At Techumen we recognize that health care providers have highly complex clinical and business processes. In turn, these core functions rely on a large, distributed, computing and communications environment. We also recognize that the demands on computing for health care will be heightened as burgeoning new care areas like population health with its attendant large data sets, precision and genomic medicine, patient-driven care protocols, networked medical instrumentation, and telehealth become firmly entrenched in care-giving.
Our client, a large hospital system was seriously underperforming in its assessment of 3rd Party security risk. As with most large health care entities, it has a massive volume and velocity of data flows of electronic protected health information (ePHI) between care providers, payers, and vendors used to providing services to patients. This, obviously, engenders significant security and privacy risks. While Business Associate Agreements (BAAs) are standard and required, they do not accurately reflect the security posture of an organization. Increasingly Corporate boards are very sensitive to data loss caused by 3rd party inadequacies. The large Target breach of 2017 was directly attributable to poor 3rd party oversight. .
I first took the HITRUST Assessor course in 2009 and was disappointed. Roughly, the aim of HITRUST then, as it is now, is to allow all players in the health care ecosystem (providers, payors, suppliers and others) to adopt a single security framework, and then deliver attendant certifications to demonstrate that their security programs or selected IT systems are secure. In short, a hospital, for example, would conduct a HITRUST assessment to demonstrate to anyone (Govt. and private entities) that their overall security program has a requisite level of maturity. Only one report could be created and submitted to many who needed to verify the security maturity of an organization. (Note: CPA firms offer similar attestations such as the SOC Type 1 and Type 2 assessments, under AICPA guidance for service providers.)
The move to the cloud, to the internet of things, and the full embrace of deep learning (AI) is resulting in a massive transformation of enterprise IT, rather like the early embrace of the Internet in the mid-1990’s. This journey in 2018 is still in its infancy, and I posit that the time is now for security professionals to take a front seat at leadership tables and become more vociferous. We must convince our CFOs , CEOs and the board before launching any new IT initiative to first ask a simple question : “How will we secure our efforts?”
The IT infrastructure required to serve over 20 hospitals and over 300 clinics is necessarily very complex, distributed and large. Over 1000 applications in use and 70,000 network endpoints offers a simple indication of the size of the problem and the difficulty in securing information adequately. In addition, any comprehensive effort to shore up security and its execution would have to consider two fundamental aspects of delivering security to health care providers:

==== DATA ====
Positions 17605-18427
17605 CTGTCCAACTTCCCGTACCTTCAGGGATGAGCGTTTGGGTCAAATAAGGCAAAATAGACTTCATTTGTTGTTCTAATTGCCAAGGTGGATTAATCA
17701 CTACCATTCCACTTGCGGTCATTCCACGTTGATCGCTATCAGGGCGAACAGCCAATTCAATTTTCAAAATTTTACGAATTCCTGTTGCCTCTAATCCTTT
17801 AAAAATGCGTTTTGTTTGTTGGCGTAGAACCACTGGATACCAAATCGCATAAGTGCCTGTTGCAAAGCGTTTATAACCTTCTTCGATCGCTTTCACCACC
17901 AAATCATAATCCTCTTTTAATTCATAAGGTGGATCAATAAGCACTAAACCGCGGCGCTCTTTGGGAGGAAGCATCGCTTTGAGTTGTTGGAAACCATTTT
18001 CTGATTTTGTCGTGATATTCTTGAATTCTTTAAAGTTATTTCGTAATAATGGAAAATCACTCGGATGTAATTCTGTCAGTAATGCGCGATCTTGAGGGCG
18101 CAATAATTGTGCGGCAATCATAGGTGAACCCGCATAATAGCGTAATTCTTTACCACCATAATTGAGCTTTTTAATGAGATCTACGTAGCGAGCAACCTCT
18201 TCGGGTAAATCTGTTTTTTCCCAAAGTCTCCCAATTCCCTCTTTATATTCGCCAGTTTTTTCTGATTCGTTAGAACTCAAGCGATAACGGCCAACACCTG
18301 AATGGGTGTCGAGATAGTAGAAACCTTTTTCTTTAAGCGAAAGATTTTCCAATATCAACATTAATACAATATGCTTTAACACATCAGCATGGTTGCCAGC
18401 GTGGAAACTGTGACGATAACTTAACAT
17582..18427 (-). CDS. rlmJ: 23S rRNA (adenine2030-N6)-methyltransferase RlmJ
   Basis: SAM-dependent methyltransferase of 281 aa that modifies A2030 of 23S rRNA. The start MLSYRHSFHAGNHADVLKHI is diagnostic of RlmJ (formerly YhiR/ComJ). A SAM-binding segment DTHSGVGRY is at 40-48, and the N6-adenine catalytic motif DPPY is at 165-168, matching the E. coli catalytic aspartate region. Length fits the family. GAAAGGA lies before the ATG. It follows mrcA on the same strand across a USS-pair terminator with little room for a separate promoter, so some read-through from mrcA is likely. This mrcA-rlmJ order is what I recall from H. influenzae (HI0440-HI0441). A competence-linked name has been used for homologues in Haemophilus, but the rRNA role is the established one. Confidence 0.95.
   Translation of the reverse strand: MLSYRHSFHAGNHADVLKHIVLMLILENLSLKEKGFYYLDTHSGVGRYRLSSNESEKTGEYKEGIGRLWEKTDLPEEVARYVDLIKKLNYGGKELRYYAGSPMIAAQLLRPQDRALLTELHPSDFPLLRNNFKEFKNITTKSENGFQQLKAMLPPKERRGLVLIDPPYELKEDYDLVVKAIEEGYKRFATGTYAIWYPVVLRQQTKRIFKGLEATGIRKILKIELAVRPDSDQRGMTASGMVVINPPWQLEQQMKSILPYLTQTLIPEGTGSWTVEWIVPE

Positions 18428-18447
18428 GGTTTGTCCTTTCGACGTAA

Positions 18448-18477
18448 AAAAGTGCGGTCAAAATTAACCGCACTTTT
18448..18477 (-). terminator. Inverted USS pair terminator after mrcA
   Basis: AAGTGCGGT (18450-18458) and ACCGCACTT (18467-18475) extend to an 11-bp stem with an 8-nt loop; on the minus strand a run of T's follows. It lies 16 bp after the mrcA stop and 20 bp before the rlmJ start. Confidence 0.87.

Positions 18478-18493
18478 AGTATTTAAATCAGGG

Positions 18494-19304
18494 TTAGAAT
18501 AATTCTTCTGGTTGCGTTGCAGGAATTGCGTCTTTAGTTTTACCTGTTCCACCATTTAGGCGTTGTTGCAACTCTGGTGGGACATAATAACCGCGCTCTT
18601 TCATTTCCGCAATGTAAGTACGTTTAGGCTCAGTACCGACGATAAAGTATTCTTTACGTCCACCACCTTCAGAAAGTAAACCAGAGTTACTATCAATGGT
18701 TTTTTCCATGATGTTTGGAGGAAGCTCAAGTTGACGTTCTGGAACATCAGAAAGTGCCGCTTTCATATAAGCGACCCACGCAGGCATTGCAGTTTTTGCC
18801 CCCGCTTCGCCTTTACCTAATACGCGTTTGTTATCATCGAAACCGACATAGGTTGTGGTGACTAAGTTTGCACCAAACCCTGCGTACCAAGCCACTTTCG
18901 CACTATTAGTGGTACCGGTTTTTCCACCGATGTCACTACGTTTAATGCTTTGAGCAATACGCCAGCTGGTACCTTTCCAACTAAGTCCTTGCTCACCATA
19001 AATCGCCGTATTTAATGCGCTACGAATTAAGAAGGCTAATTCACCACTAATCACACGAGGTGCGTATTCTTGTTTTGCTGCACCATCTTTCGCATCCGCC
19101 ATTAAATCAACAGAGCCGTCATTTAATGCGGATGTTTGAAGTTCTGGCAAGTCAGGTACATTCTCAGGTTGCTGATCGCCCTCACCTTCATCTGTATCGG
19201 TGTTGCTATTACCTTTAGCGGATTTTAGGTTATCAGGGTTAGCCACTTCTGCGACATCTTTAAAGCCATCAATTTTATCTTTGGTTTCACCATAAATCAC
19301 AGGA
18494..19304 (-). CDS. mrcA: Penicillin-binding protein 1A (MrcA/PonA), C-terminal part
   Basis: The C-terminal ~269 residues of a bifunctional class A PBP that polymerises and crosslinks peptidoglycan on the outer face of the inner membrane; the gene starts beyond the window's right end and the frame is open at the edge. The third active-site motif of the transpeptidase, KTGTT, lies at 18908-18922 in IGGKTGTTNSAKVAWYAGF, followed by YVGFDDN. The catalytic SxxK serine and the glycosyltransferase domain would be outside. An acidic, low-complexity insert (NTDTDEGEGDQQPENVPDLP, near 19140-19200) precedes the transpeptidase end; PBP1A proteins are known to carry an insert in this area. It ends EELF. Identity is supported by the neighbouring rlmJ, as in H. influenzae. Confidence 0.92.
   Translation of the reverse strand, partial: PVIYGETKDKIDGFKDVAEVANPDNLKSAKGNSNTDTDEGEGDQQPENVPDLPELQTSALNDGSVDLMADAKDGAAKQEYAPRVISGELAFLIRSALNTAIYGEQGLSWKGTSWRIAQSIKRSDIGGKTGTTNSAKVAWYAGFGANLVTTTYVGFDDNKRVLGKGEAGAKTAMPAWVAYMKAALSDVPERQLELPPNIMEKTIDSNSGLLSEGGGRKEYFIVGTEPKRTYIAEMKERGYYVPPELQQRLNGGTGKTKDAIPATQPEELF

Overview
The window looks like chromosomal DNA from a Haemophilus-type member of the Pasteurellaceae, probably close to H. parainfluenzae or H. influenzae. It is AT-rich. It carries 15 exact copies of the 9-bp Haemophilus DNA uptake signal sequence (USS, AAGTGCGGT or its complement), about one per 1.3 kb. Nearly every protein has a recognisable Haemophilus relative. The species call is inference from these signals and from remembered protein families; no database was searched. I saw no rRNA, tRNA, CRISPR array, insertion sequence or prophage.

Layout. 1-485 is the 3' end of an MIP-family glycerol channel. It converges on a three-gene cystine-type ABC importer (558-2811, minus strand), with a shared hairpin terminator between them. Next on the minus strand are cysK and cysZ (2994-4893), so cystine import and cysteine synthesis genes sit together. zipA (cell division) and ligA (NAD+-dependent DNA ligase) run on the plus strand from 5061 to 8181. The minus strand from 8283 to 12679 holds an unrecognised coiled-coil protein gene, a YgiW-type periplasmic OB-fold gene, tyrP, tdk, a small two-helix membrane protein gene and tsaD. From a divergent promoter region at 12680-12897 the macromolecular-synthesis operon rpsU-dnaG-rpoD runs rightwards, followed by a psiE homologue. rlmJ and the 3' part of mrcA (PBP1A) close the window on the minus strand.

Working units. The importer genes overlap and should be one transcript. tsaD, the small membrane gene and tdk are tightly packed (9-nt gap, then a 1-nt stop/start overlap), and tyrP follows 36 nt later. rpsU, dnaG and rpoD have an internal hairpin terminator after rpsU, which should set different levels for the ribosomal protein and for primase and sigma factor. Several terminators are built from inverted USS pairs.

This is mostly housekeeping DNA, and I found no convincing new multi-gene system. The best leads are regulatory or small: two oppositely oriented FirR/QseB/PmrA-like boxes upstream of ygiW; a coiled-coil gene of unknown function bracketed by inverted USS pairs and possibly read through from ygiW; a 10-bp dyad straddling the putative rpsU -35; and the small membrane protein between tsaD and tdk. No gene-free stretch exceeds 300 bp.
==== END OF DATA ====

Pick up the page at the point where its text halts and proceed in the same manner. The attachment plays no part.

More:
· To never harm patients
· To not interrupt, if possible, any clinical processes
There is an especially large and growing need for cybersecurity insurance:
1. Breaches are costly. (While breach cost estimates vary widely and typically depend on the type and magnitude of data affected, what is clear, however, is that breach cost analysis must include cost of business interruptions, tangible and intangible customer losses, class action lawsuits, and civil fines. For large breaches this cost can easily run into the millions. )
2. Information technology is too entrenched in corporate processes and breaches will become part of the business landscape (That is most businesses will eventually be hit by some kind of breach or suffer damage from a cybersecurity attack.)
3. Changing legal and regulatory landscape. Class action lawsuits will increasingly make their way through the courts. These will be especially expensive for most companies that have experienced a large breach.
Useful, powerful, small, cheap, and very easy to use. More things in life should be like USB drives, also known as flash drives, memory sticks, thumb drives, or USB keys. Since they were introduced in 2001 their increase in storage capacity has only been matched by their decrease in price. Fun fact: When first introduced, a 128-megabyte flash drive cost about $30. Now you can get 512 gigabytes for that price, and they’ve become devices most people can’t live without. Like all power tools, though, they must be treated with care and can cause a lot of damage if misused.
How frustrating is it to lose a smartphone? $650,000 worth, if you are Catholic Health Care Services of the Archdiocese of Philadelphia. An employee of theirs lost an iPhone last year. It’s easy to do so – but the iPhone was not encrypted, was not password protected, and had extensive ePHI on it. Most workers would say that they don't store ePHI on their phone. They don't use it to access an EMR, open any spreadsheets, or take any notes on their phone. However, ePHI, like water, has a way of leaking out to unexpected places. If you get corporate email on your phone, then you've probably been CC'd on a message with an attached spreadsheet, which often has ePHI. If you've installed Dropbox, or a similar app, on your phone, the data is usually accessible, especially if you've got auto-login enabled - or if the app catches any data locally.